Tuesday, September 16, 2014
Association Between Strength and Body Weight in Children
Pediatrics published research on strength and body weight in 1224 US children and adolescents in order to provide reference values on 4 core, upper, and lower body measures of muscle strength and to determine the association between these measures of strength and weight status. The 4 measures of muscle strength were plank, modified pull-up, knee extension, and grip strength.
The following results were reported:
1. mean and median estimates are provided by gender, age, and weight status.
2. there were significant positive trends with age for each of the strength tests except the modified pull-up among girls.
3. the length of time the plank was held decreased as weight status increased for both girls and boys
4. as weight status increased the number of modified pull-ups decreased for boys and girls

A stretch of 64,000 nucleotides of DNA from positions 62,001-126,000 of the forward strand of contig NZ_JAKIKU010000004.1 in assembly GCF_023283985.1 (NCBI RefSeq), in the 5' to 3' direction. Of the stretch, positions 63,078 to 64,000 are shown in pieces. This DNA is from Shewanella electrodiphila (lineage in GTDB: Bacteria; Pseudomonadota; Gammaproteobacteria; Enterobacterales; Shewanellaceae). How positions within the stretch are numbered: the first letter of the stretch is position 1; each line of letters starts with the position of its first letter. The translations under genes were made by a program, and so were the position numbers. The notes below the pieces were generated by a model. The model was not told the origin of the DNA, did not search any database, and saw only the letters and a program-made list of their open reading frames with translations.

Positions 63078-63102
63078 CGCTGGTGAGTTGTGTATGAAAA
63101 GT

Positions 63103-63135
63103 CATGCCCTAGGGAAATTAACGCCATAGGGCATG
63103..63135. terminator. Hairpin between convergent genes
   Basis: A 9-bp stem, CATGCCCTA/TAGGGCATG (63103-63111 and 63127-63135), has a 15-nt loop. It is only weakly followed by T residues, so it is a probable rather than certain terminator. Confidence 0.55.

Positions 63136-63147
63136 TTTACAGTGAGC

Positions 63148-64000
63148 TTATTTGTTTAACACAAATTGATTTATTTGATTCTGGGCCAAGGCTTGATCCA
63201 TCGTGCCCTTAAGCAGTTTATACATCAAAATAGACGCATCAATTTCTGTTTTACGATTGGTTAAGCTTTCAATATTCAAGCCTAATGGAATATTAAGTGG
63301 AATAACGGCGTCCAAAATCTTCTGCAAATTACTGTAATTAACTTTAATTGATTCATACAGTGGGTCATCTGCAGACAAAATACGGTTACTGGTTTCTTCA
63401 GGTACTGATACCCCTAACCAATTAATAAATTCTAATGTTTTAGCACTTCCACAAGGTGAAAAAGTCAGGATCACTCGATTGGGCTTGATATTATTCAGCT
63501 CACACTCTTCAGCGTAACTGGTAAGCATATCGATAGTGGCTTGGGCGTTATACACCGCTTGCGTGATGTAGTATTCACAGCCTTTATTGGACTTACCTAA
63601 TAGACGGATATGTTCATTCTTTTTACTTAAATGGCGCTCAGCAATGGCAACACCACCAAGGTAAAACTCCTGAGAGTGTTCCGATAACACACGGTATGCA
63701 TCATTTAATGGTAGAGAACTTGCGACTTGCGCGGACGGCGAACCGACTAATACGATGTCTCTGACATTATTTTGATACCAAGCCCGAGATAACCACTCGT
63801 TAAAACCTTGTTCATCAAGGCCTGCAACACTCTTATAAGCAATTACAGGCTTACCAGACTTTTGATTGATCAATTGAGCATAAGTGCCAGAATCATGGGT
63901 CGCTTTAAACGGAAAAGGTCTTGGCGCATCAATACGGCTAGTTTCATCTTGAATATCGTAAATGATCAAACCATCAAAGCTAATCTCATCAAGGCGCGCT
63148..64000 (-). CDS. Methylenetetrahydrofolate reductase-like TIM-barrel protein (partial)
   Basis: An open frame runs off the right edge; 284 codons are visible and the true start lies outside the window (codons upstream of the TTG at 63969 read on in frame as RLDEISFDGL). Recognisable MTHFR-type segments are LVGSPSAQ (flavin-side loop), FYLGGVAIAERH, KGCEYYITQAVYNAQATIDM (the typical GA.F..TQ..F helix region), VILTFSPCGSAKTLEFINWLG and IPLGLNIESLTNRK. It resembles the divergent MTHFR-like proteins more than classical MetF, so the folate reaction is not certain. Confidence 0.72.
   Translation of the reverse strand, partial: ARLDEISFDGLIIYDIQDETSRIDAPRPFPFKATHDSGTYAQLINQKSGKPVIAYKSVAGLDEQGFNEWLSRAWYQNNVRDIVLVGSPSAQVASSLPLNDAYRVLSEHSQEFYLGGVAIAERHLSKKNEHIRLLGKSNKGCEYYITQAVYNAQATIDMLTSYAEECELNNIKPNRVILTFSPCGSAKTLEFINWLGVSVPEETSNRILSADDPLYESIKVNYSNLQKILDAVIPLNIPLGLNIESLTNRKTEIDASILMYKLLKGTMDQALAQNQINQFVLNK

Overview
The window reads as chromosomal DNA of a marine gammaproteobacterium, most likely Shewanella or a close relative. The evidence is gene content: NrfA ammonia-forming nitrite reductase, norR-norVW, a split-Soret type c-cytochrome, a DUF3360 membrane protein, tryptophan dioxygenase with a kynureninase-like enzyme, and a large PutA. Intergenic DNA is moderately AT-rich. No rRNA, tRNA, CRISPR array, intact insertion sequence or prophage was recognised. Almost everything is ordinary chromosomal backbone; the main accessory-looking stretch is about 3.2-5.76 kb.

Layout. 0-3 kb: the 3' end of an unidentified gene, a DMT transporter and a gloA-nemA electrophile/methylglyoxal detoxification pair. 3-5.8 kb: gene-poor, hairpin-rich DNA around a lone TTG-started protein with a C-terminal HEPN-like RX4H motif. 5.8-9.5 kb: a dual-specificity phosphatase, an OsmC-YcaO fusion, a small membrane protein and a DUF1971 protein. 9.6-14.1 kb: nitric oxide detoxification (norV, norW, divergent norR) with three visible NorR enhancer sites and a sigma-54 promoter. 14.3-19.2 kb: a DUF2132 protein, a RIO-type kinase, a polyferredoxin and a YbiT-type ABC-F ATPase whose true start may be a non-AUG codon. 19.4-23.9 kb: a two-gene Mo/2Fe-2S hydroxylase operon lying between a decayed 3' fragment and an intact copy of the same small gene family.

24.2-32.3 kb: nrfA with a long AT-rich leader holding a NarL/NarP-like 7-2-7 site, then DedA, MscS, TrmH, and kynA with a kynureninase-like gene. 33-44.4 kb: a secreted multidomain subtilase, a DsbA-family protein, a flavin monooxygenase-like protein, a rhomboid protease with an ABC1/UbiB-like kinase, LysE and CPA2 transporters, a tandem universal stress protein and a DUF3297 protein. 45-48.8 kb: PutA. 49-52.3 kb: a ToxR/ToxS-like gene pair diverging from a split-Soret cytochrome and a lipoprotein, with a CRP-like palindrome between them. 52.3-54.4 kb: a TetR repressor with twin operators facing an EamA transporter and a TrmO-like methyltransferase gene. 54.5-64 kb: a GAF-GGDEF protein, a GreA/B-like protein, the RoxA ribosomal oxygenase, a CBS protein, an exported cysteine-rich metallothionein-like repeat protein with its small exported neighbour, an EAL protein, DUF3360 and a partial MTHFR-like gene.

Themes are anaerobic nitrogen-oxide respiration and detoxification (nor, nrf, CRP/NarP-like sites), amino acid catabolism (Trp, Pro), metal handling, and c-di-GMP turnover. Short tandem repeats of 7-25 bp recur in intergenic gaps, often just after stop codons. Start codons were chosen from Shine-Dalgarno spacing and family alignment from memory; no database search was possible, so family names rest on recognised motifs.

5. scores on the knee extension increased as weight status increased
6. grip strength increased as weight status increased
The researchers concluded that "increasing weight status had a negative association with measures of strength that involved lifting the body, but was associated with improved performances on tests that did not involve lifting the body".
Reference: Ervrn, RB et al. Strength and Body Weight in US Children and Adolescents. Published online August 25, 2014 Pediatrics Vol. 134 No. 3 September 1, 2014. pp. e782 -e789
Play Strong: Activities to Promote Muscle Strengthening in Children through Play
This is a collection of 40+ activities that promote muscle strengthening in children. The activities are great for your pediatric occupational and physical therapy sessions for children with varying abilities. This is an excellent resource for pediatric therapists.
Find out more information.